Exhaust Fumes in Cockpit - and Driver's Head!

My brain hurts and I can’t find the solution to this exhaust issue. On track with windows closed and full vent blower…or with windows down plus blower, there is a significant exhaust odour. The rear clip is vented sides and rear, I’ve improved the roof scoop passageway, added another naca duct to the undertray and no improvement.The complete exhaust system was also changed incidentally, still with a central rear outlet… no effect. Been almost a year and I can’t solve it.

Anyone else have this issue? Oxygen bottle would be too heavy!

Welcome! Sorry it’s not a happier post.

Uldis may be the best to comment here. There’s a load of holes behind the seats that definately let air through (helps make the S1s, which I assume you’re talking about, A/c rubbish) that’s he’s mapped and plugged.


The firewall insulation looks intact, but I’ll go over it again. This may be grasping, but was there some mention previously of stuffing in the frame tubes to close them off?

Have you filled/covered the holes between the seats etc where the handbrake etc goes through the firewall?

Try a search on ‘sponge’ for other blocking efforts.


I thought I could point you out to the threads wert this has been discussed, but can’t find them.
Found only one of the first ones here but the pictures it points to are not there anymore.

Anyway yes, you have a problem and yes, it can be solved.

Air is getting into the cabin through LOTS of different places because the cabin is a low pressure zone (especially when you open the windows):

-holes in the rear firewall. You’ll have to remove the rear panel to see them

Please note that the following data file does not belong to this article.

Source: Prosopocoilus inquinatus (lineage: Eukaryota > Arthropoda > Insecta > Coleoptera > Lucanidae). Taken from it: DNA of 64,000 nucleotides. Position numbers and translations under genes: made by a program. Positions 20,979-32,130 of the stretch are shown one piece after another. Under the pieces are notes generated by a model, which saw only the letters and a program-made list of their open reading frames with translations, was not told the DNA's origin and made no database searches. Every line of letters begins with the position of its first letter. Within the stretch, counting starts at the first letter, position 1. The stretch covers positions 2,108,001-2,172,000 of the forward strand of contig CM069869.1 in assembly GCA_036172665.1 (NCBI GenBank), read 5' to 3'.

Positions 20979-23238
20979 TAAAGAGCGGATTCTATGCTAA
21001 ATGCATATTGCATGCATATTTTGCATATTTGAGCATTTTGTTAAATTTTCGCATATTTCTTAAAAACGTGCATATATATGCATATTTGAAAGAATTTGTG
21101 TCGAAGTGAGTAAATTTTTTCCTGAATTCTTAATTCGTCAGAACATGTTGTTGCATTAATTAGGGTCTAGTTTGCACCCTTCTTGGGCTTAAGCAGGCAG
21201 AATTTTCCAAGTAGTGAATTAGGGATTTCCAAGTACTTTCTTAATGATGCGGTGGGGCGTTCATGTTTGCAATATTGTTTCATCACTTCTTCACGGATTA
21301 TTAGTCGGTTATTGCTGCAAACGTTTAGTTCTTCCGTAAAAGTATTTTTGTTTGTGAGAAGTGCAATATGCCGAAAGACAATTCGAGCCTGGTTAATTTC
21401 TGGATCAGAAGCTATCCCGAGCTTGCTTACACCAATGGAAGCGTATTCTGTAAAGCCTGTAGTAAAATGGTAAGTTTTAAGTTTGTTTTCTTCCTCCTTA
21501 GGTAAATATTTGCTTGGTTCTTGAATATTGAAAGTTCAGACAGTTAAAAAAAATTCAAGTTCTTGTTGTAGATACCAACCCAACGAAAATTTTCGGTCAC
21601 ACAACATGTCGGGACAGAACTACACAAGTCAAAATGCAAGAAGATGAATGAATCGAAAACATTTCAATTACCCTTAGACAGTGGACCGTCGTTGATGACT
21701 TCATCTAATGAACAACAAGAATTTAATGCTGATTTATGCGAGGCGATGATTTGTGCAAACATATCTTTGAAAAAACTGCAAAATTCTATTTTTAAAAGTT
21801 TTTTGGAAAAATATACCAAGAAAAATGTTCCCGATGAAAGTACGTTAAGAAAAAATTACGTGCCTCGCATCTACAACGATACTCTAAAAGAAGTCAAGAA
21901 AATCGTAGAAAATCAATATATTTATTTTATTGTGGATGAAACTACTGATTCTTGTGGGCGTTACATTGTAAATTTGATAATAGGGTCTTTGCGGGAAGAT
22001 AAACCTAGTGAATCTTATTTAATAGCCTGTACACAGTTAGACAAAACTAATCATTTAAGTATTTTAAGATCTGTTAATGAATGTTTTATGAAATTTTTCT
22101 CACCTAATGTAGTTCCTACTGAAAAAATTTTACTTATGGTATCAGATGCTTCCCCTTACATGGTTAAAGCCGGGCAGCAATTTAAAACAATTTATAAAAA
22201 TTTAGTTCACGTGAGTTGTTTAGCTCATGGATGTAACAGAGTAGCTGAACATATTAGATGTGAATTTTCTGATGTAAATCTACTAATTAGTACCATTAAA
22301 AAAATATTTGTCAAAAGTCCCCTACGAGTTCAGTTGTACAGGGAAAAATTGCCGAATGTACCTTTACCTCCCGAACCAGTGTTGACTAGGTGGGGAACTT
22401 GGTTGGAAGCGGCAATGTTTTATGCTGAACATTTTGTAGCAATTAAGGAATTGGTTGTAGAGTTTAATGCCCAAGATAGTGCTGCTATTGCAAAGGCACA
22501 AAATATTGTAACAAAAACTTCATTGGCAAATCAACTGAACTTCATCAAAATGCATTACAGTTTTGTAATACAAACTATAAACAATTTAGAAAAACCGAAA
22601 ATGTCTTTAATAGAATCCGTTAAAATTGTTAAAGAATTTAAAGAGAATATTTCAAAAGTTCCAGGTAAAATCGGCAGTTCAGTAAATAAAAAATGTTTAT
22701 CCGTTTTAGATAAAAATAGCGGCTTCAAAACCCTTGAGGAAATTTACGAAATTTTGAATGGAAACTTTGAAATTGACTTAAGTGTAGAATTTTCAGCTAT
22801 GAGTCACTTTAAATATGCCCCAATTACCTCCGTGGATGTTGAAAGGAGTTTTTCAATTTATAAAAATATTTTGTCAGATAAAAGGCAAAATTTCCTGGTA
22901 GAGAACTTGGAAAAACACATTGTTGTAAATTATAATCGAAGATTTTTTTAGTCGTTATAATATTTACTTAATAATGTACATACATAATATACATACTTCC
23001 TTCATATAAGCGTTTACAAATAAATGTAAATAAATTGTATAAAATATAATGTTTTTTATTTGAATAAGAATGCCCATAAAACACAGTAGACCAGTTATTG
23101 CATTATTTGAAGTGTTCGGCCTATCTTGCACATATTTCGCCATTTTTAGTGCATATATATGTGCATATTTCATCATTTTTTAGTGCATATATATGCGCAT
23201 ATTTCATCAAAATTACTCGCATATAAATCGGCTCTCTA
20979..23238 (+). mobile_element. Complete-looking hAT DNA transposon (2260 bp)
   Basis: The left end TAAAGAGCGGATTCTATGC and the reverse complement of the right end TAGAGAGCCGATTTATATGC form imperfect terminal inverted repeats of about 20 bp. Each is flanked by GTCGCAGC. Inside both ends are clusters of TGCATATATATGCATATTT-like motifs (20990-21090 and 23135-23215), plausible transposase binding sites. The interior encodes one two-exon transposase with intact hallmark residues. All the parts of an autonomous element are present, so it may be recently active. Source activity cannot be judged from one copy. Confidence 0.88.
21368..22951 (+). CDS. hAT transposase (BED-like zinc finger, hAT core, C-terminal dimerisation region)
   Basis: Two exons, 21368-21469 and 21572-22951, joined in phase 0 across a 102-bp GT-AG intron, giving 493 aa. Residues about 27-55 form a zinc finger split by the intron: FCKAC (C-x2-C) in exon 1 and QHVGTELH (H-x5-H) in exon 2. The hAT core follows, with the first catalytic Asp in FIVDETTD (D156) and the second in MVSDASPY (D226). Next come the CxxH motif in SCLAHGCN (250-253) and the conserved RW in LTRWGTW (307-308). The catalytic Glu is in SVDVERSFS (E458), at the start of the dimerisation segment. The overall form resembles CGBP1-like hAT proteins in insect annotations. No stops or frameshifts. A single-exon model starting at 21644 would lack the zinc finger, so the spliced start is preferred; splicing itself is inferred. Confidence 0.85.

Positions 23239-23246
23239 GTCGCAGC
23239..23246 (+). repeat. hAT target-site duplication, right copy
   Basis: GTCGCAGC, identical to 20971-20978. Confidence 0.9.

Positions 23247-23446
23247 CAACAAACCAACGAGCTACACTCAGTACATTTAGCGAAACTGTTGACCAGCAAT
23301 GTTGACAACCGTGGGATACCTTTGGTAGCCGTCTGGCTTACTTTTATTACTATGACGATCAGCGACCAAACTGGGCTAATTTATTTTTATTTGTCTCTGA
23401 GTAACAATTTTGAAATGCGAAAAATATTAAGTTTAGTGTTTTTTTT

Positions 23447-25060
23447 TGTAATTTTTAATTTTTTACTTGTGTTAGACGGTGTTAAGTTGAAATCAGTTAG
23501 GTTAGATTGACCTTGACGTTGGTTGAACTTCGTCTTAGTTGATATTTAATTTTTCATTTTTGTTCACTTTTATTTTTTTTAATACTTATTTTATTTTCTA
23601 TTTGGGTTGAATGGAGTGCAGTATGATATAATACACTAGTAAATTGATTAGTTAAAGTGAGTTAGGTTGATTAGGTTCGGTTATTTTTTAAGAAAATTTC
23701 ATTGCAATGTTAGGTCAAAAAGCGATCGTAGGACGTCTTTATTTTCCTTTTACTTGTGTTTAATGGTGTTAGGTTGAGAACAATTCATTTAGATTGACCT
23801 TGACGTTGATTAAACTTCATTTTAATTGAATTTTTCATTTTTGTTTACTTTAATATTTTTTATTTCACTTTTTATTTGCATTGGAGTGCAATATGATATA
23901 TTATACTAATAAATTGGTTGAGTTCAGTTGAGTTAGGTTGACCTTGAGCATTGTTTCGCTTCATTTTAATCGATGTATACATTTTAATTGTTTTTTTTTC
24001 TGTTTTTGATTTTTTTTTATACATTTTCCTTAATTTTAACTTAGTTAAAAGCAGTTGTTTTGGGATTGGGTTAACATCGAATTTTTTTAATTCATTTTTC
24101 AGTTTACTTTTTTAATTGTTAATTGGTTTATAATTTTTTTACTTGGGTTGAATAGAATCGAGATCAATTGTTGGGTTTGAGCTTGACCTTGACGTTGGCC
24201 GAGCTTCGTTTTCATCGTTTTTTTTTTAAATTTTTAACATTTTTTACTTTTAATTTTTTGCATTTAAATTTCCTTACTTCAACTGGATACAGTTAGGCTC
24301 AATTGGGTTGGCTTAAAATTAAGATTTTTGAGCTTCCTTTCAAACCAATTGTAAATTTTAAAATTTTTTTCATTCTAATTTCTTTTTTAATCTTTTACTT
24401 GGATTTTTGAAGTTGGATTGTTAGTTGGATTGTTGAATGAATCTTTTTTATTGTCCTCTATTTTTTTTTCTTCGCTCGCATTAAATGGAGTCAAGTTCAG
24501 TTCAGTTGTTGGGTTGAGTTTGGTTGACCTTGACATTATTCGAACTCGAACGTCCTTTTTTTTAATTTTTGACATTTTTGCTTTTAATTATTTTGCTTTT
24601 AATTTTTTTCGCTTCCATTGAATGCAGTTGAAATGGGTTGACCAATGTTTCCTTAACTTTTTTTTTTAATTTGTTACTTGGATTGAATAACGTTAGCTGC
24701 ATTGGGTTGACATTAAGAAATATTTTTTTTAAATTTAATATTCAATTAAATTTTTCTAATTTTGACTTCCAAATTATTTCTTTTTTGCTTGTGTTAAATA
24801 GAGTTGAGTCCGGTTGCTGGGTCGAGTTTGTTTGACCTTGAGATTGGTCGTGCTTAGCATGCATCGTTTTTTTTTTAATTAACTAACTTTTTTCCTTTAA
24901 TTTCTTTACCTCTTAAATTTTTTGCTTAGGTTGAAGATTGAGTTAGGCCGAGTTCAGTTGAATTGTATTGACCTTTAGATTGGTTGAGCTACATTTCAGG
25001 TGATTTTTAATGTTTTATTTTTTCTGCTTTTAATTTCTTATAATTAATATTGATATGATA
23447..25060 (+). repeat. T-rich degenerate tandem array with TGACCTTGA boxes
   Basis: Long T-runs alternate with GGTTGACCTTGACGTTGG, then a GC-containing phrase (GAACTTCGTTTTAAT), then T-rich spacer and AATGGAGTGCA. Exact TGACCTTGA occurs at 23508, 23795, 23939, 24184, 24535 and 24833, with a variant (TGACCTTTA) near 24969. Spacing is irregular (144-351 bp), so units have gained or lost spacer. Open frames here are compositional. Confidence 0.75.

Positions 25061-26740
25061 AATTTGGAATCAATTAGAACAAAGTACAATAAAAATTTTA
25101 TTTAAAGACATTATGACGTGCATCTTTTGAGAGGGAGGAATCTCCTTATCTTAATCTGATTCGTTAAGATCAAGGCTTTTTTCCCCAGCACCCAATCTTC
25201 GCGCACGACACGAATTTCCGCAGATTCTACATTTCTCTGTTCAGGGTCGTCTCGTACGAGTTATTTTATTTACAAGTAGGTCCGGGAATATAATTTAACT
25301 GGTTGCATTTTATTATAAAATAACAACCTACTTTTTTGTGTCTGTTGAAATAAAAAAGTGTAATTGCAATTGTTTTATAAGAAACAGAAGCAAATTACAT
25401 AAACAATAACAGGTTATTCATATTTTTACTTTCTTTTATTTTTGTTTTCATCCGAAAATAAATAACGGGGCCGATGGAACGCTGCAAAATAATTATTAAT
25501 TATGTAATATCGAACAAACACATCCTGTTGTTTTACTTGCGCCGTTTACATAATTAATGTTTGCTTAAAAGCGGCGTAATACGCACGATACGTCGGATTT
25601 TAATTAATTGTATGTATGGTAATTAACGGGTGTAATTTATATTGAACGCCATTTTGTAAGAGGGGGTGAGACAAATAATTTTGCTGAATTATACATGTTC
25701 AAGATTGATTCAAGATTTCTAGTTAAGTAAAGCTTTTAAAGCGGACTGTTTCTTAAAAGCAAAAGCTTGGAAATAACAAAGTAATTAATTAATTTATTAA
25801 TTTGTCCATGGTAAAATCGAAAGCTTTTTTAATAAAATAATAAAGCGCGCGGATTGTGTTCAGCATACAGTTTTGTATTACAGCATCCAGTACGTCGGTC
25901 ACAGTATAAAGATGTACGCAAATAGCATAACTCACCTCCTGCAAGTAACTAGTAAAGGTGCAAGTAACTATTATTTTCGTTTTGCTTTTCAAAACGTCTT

-the holes for the handbrake cable and brake pipe splitter
-big holes to the sills behind the seat belt tensioner
-bad sealing of the rear window
-holes in the front firewall (unused electrical or pipe holes I assume)
-and a big connection between the space behind the dash to the side sills.

For all but the last one you just need to go and cover them with either aluminum tape or whatever strong material you wish.
The last one I plugged with two big sponges tucked in there, you’ll have to dissassemble the dash first to get there.

But most importantly, all these holes would suck in only hot air from the engine bay.
The fact that they are fumes tells you there is an exhaust leak somewhere. Find that first. Suggest the use of a piece of garden hose as a stethoscope: one end to your ear and with the other following the entire exhaust system from the cyl. head to the very end listen for leaks.
If there is even a small one, you’ll find it this way.

Thanks for the good detail Uldis. I’ll get busy with the tape then. My previous exhaust was well sealed, but the new system has a slip joint at the collector and provides some new aroma. The cabin ingress is the concern for sure.

Many others must see this same heat/fumes issue. In general then, the S1 Exige aero being a kaam tail, rear spoiler, wing, and sloped engine cover must be very low pressure once at speed right where the exhaust exists!

The vents are open in the rear clip such that with roof scoop, side scoops and naca ducts in the lower tray you would hope the engine bay air would be ventilated out the rear exists …but is that how it works in fact?

I’m ready to try fans to push the air through …even if it only works on pit road, and … styling aside… direct the exhaust outlet to the ground and side. Any thoughts?

You’ll be Ok just by sealing the exhaust and all the entry points.
Just a small blowby on a sliding joint can produce nightmares, and you’ll seldom find it other than with the garden hose and your ear.

Regarding the fans, the best use is actually inside the cabin: close the windows and turn on the fan, you’ll prevent air ingress that way.


welcome to exiges.com

I agree with those above who say you need to find the leaky exhaust before you worry too much about the holes into the cabin.

If you can smell fumes you defo have a leak somewhere on the exhaust pipe.

That stuff can make you ill, I know (day in bed with fever like symptoms, and I count myself lucky…come to think of it my car has it in for me!). Definately don’t drive it for to long until you fix it.